We evaluated the prediction properties of neural network models as compared to standard regression models. We used data from the UK Biobank [7], the COPDGene study [8], and the Childhood Asthma Management Program (CAMP) [9] to assess the performance of both approaches by comparing the test mean squared error (MSE) of each approach and each data set. For each study we predicted FEV_{1}, and using the UK Biobank and COPDGene study, we also predicted age at smoking cessation and log age at smoking cessation.

## Methodology

For the linear regression model, let *y*_{i} denote the outcome, where *i* is the *i*^{th} study subject. Let *k* be the number of covariates . To simplify, we denoted the covariate matrix as *X* and **x _{i}** is the

*i*

^{th}subject in the matrix. We assumed a linear relationship and used the training set to estimate parameters in the following equation: (1)

Neural networks are made up of layers of neurons, and the number of neurons and layers can vary depending on the data. The input layer of the neural network has a neuron for each of the predictors from the data set being used, any hidden layers each have the number of neurons specified by the user, and the output layer has one neuron when predicting a single continuous outcome [10]. The number of hidden layers and neurons for each hidden layer are typically determined by trial and error. For this study, we used two hidden layers. Each neuron has an associated weight, and the sum of the neurons multiplied by their weights is input into an activation function, which outputs to the next layer. Activation functions are specified for each hidden layer and the output layer.

For the neural network model, suppose there are *p* layers in the model denoted *L*_{1}, *L*_{2}, ⋯, *L*_{p}. For the *i*^{th} layer, there are *n*_{i} neurons, each neuron is denoted , and the layer uses activation function *ϕ*_{i}. The activation function works as a link function and converts the input signal to the output signal on a node. For example, a linear activation function is *g*(*x*) = *x*, which is commonly used in linear regression models, while a non-linear activation function, such as sigmoid function , can be used in a neural network model. Karlik and Olgac (2011), and Sibi et al. (2013) provide more details and comparison of activation functions [11, 12]. The following equation is used for calculating , the *j*^{th} neuron in the *i*^{th} + 1 layer:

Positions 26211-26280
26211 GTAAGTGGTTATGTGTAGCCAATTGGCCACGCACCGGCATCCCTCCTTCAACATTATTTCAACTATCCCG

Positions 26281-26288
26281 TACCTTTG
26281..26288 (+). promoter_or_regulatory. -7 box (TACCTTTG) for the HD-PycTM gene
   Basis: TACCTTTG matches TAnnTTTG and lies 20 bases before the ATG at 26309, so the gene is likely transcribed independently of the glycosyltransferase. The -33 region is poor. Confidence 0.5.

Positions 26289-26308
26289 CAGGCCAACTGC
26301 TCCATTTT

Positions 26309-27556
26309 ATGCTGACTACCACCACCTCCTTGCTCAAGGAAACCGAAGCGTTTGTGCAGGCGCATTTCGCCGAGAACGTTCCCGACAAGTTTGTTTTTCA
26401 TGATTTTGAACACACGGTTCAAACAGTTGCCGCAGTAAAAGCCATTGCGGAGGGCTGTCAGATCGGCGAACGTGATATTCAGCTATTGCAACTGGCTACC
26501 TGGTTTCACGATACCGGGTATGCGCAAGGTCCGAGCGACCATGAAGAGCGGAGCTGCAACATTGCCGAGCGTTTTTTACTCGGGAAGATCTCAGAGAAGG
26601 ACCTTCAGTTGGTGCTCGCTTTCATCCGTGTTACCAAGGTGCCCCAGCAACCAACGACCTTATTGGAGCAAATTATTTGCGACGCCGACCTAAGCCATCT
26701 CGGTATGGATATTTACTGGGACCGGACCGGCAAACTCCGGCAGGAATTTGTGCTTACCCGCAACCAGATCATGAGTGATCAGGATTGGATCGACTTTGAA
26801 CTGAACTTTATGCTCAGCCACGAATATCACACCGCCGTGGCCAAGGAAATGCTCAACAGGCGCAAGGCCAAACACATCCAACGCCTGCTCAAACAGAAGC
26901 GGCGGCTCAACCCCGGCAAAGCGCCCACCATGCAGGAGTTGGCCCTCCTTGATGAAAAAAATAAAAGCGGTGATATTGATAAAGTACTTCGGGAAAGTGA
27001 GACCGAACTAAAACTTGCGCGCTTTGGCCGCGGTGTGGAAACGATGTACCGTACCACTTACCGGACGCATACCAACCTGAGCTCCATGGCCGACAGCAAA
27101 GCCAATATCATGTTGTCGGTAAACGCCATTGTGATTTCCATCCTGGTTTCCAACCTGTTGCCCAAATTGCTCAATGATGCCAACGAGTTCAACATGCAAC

(2)
where is the weight for the *k*^{th} neuron in the *i*^{th} layer.

To evaluate prediction accuracy, we applied the trained models on the test data to predict FEV_{1}, age at smoking cessation, and log age at smoking cessation. We used data from the UK Biobank, COPDGene study, and CAMP. The UK Biobank is a large prospective study [7], COPDGene is a study of smokers in which participants were enrolled based on COPD affection status [8], and CAMP is a study of children with asthma [9]. For the UK Biobank and CAMP, we included subjects of European ancestry. For the COPDGene study, we included African American and non-Hispanic white participants in separate models. Ethnicity was based on self-report. To predict FEV_{1}, the models included age, sex, BMI, centered height, and squared centered height as covariates. According to previous literature, these are common factors that may be associated with FEV_{1} [13, 14]. Height and height squared were centered to reduce correlation between these two covariates. We considered two samples for prediction of FEV_{1} using the UK Biobank data, one sample which included all subjects, and another sample which only included a subset of subjects with the lowest 20% of FEV_{1} measurements to create ascertainment bias. To predict age at smoking cessation and log age at smoking cessation, we included former smokers, and the models included age, sex, age started smoking, education (attended college or university), pack years of cigarettes, and smoker in household. Age at smoking cessation was measured in the UK Biobank by asking participants who had stopped smoking “At what age did you give up?”, and in the COPDGene study by asking participants “How old were you when you completely stopped smoking?”. Characteristics of subjects are shown in Table 1.

For continuous variables, we give the mean and standard deviation (i.e. mean (sd)). Sample 1 is for FEV_{1} as the outcome. Sample 2 is for age at smoking cessation as the outcome and includes former smokers. Sample 3 is for FEV_{1} as the outcome for the subjects with the lowest 20% of FEV_{1}.

We randomly selected 1,000 subsets of the data sets to compare the mean test MSE for the neural network and linear regression models where 50%, 25%, or 10% of the sampled data was used as the test data. Each model was trained using the other 50%, 75%, or 90% of the sampled data. Activation functions used and number of neurons for each model are included in Table 2, and the architecture of the models is shown in S4 and S5 Figs in S1 Appendix. As seen in Table 2, we used sigmoid functions for FEV_{1}, hard sigmoid and rectified linear unit (RELU) for smoking cessation, and sigmoid functions for log smoking cessation. Analyses were done in R, and we used the package ‘Keras’ for the neural network analyses [15], and the package ‘caret’ for partitioning the data into the test and training data sets [16].

## Data analysis